The economic impact of Covid-19 has led to a dramatic fall in the number of start-ups being formed in Ireland.
The months of March and April saw a 29pc year-on-year decrease in the setting up of companies here, according to figures from business and credit risk analyst CRIF Vision-net.
Firms involved in leasing had the biggest decline in businesses being established.
Perhaps unsurprisingly given the Government restrictions put in place in March to limit the spread of Covid-19, both the construction and motor sectors experienced some of the largest falls in new firms being set up.
However, bucking the trend, the financial intermediation sector experienced unique growth in start-ups during the period, with an increase of 22pc during March and April, totalling 586 start-ups to date this year.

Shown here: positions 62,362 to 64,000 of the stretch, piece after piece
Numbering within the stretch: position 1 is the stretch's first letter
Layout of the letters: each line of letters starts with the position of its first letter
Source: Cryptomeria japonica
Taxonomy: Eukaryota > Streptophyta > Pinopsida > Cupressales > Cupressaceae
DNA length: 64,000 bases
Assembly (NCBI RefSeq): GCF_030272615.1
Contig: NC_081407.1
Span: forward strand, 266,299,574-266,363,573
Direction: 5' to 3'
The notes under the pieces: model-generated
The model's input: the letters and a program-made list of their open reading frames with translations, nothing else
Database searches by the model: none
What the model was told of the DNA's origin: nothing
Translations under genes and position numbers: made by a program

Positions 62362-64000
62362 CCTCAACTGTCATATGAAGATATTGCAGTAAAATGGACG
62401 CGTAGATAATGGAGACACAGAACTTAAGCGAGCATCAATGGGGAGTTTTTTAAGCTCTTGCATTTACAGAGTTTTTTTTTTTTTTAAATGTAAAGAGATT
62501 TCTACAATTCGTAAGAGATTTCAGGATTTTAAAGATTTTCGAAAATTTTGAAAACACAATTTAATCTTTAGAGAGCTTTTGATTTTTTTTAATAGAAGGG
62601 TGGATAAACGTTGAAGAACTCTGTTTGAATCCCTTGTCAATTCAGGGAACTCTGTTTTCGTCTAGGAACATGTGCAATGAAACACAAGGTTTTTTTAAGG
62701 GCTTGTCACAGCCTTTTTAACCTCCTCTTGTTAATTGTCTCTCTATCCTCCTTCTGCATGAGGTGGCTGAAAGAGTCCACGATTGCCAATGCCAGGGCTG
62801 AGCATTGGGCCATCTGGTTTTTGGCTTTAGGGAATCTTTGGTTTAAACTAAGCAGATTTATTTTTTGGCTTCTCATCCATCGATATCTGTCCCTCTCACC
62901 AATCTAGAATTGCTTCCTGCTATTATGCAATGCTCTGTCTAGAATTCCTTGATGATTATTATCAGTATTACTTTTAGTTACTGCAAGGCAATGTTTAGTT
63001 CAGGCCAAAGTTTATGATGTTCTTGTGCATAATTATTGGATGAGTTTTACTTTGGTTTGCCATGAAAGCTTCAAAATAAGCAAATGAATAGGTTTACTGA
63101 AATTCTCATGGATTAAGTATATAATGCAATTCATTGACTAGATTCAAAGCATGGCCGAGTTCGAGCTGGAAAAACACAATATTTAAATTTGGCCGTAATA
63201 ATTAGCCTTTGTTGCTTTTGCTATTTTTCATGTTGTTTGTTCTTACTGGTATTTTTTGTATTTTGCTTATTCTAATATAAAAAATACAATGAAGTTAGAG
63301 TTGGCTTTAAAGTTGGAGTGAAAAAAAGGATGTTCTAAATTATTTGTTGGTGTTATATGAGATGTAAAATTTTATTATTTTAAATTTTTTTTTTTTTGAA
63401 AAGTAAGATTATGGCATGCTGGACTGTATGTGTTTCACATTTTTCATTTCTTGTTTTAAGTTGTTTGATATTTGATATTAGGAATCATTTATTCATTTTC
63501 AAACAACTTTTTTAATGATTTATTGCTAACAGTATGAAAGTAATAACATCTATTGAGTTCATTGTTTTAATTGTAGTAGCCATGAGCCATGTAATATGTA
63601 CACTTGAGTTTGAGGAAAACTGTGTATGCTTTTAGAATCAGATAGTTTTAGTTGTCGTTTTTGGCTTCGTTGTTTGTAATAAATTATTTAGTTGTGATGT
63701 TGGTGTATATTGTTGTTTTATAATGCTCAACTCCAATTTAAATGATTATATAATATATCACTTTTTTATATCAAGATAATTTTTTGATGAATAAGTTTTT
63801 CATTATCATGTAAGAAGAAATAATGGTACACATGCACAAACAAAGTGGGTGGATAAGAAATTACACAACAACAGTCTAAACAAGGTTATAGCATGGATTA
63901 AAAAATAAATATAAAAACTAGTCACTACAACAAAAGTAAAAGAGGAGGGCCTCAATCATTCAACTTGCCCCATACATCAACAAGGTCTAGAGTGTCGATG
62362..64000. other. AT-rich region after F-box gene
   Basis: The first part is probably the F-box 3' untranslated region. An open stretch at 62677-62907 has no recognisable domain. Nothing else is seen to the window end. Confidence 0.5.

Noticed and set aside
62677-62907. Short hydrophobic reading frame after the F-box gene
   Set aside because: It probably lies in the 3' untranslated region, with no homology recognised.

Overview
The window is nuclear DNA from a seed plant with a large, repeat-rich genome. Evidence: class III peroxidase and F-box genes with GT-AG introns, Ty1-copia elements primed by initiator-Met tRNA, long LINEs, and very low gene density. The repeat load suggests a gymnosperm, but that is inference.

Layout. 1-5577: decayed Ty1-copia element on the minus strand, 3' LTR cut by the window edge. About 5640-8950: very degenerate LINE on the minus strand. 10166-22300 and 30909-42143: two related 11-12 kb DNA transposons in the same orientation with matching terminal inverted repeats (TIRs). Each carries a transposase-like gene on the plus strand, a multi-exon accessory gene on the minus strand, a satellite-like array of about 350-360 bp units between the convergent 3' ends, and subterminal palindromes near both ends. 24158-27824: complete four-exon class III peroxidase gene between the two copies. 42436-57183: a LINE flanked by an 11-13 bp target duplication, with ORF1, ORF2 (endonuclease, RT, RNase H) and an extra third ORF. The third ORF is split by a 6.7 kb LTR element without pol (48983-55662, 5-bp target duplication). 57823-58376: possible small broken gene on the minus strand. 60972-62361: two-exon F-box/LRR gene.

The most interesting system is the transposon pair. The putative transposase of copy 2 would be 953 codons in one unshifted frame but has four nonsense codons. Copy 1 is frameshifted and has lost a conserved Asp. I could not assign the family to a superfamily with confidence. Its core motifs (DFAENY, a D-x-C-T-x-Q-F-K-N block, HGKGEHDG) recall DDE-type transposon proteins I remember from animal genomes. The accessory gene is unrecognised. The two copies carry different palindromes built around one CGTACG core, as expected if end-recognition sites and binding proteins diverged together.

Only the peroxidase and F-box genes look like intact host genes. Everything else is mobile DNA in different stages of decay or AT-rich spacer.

Christine Cullen, MD of CRIF Vision-net, said: "It may not come as a complete surprise that we have experienced a decline in start-ups since the beginning of the pandemic.
"Even in the best of times, the survival of a start-up isn't guaranteed and the current climate is certainly not one that fosters growth and development."
A "robust" recovery strategy for the start-up community, that encourages growth and innovation, needs to be developed, Ms Cullen said.